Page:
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In Formula (3), R5, R6, R7, and R8 independently represent a hydrocarbon group, with or without heteroatom substitution, such as any of the hydrocarbon groups (R) described above for R1, R2 and R3 of Formula (1), or a hydrogen atom, wherein at least one of R5, R6, R7, and R8 represents a hydrocarbon group (with or without heteroatom substitution), and the counteranion Xcan be any counteranion, such as those described infra. In one embodiment, one of R5, R6, R7, and R8 is a hydrocarbon group while the rest are hydrogen atoms. In another embodiment, two of R5, R6, R7, and R8 are hydrocarbon groups while two are hydrogen atoms. In another embodiment, three of R5, R6, R7, and R8 are hydrocarbon groups while one is a hydrogen atom. In another embodiment, all of R5, R6, R7, and R8 are hydrocarbon groups (or more specifically, alkyl groups), thereby resulting in a tetrahydrocarbylammonium group (or more specifically, a tetraalkylammonium group). Some general examples of quaternary ammonium ionic liquids include methylammonium+X, dimethylammonium+X, trimethylammonium+X, tetramethylammonium+X, ethylammonium+X, ethyltrimethylammonium+X, diethylammonium+X, triethylammonium+X, tetraethylammonium+X, n-propylammonium+X, n-propyltrimethylammonium+X, isopropylammonium+X, n-butylammonium+X, n-butyltrimethylammonium+X, n-butylmethylammonium+X, di-(n-butyl)dimethylammonium+X, tri-(n-butyl)methylammonium+X, n-pentylammonium+X, n-pentyltrimethylammonium+X, tri-(n-pentyl)methylammonium+X, n-hexylammonium+X, n-hexyltrimethylammonium+X, tri-(n-hexyl)methylammonium+X, n-heptylammonium+X, n-heptyltrimethylammonium+X, tri-(n-heptyl)methylammonium+X, n-octylammonium+X, n-octyltrimethylammonium+X, tri-(n-octyl)methylammonium+X, benzyltrimethylammonium+X, choline+X, 2-hydroxyethylammonium+X, allylammonium+X, allyltrimethylammonium+X, [(2-methacryloxy)ethyl]-trimethylammonium+X, and (4-vinylbenzyl)trimethylammonium+X.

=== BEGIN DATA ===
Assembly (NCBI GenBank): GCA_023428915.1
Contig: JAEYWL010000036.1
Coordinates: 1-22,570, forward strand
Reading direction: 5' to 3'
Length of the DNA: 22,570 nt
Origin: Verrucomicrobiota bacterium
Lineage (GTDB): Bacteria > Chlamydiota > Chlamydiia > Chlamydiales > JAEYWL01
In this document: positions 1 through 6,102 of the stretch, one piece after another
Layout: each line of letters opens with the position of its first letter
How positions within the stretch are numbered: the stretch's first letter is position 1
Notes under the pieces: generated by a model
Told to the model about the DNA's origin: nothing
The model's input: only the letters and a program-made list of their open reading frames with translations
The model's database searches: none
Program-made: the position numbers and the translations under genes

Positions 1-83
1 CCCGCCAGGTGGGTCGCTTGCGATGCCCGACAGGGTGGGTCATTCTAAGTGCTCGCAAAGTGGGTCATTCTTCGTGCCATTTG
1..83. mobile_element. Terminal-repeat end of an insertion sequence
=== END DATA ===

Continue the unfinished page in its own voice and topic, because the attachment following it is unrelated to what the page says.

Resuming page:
In another embodiment, the ammonium ionic liquid is a cyclic guanidinium-based ionic liquid. The cyclic guanidinium-based ionic liquid can have any of the structures known in the art, including those described in U.S. Pat. No. 8,129,543 and M. G. Bogdanov, et al., Z. Naturforsch, 65b, pp. 37-48, 2010, the contents of which are herein incorporated by reference in their entirety.

The cyclic guanidinium-based ionic liquid can be described by the following general formula:

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In Formula (4) above, R11, R12, R13, R14, R15, and/or R16 groups independently represent a hydrocarbon group, with or without heteroatom substitution, such as any of the hydrocarbon groups (R) described above for R1, R2 and R3 of Formula (1), or a hydrogen atom, provided that at least two of R11, R12, R13, R14, R15, and R16 are interconnected to form a ring or a bicyclic, tricylic, or higher cyclic ring system. In some embodiments, R11, R12, R13, R14, R15 and/or R16 groups are independently selected from methyl, ethyl, n-propyl, isopropyl, n-butyl, isobutyl, sec-butyl, t-butyl, n-pentyl, isopentyl, neopentyl, n-hexyl, isohexyl, vinyl, and allyl groups, provided that at least two of R11, R12, R13, R14, R15, and R16 are interconnected to form a ring or a bicyclic, tricyclic, or higher cyclic ring system. In a first set of embodiments, R11 and R12 are interconnected. In a second set of embodiments, R13 and R14, or R15 and R16, are interconnected. In a third set of embodiments, R11 and R13, or R12 and R15, are interconnected. In a fourth set of embodiments, R14 and R16 are interconnected. In other embodiments, any two or three of the foregoing types of interconnections are combined. The foregoing embodiments also include the possibility that all of R11, R12, R13, R14, R15, and R16 groups are engaged in an interconnection. The counteranion Xcan be any counteranion, such as those described infra.